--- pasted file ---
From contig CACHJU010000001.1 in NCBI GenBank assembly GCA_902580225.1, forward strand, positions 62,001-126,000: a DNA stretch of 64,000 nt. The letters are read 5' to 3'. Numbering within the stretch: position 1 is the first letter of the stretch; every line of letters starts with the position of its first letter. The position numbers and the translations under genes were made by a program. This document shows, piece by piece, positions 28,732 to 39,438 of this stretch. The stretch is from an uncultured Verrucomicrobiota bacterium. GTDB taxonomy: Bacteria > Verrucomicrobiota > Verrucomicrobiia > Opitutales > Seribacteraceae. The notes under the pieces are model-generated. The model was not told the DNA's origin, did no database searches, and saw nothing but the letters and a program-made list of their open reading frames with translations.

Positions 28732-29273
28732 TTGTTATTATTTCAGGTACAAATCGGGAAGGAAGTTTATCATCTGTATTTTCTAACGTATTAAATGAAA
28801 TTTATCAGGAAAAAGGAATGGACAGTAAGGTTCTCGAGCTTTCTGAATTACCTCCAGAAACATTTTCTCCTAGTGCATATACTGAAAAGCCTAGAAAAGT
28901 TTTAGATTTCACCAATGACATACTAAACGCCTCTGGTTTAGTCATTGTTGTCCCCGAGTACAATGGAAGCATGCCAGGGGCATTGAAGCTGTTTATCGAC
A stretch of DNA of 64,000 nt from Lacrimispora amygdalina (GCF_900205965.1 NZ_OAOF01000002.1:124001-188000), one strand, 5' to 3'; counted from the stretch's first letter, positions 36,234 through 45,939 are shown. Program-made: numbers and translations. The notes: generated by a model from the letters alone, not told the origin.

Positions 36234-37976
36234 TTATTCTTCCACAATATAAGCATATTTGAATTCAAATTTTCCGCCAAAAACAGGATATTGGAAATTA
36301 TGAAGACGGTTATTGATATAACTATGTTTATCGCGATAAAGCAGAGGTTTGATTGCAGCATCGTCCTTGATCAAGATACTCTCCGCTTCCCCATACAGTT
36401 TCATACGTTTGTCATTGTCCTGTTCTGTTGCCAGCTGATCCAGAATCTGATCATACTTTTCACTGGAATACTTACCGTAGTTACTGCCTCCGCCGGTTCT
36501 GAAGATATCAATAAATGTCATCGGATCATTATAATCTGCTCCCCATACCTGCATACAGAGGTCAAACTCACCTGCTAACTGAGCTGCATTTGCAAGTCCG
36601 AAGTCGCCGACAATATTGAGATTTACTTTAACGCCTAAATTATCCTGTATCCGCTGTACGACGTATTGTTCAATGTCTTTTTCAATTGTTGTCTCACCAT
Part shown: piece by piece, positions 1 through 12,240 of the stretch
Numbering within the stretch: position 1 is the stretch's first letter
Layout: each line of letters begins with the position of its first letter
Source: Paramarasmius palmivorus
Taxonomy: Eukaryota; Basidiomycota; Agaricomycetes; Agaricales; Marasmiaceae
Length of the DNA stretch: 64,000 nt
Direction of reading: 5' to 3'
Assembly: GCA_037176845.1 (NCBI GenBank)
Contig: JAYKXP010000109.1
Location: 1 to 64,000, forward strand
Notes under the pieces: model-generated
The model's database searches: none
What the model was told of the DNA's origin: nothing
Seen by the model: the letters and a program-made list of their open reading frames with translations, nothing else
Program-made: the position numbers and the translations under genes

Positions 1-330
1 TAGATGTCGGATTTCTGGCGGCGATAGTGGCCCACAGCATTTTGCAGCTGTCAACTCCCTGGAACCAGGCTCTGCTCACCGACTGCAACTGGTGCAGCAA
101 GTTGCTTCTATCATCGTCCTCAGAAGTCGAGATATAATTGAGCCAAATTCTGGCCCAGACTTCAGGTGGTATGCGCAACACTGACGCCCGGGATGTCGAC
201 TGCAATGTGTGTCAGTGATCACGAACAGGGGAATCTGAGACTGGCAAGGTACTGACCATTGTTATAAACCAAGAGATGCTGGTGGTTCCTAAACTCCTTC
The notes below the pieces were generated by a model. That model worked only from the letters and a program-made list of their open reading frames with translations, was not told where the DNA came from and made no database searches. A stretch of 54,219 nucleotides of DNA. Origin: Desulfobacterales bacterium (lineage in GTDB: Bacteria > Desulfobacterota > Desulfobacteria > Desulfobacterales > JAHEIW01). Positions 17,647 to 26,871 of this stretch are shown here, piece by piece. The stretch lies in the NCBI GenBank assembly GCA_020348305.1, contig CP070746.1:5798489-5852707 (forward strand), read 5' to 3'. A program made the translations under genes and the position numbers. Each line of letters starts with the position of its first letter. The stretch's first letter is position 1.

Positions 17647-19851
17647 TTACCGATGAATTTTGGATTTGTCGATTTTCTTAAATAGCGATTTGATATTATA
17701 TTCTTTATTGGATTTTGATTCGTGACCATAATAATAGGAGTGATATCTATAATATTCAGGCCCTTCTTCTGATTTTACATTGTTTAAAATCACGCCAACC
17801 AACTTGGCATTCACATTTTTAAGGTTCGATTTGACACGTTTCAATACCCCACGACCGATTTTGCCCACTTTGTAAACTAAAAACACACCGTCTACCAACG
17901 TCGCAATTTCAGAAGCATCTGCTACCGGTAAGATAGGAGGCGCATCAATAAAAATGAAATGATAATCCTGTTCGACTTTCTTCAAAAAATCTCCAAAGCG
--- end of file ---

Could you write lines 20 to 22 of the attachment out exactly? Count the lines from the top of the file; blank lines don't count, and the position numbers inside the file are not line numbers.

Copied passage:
Assembly: GCA_037176845.1 (NCBI GenBank)
Contig: JAYKXP010000109.1
Location: 1 to 64,000, forward strand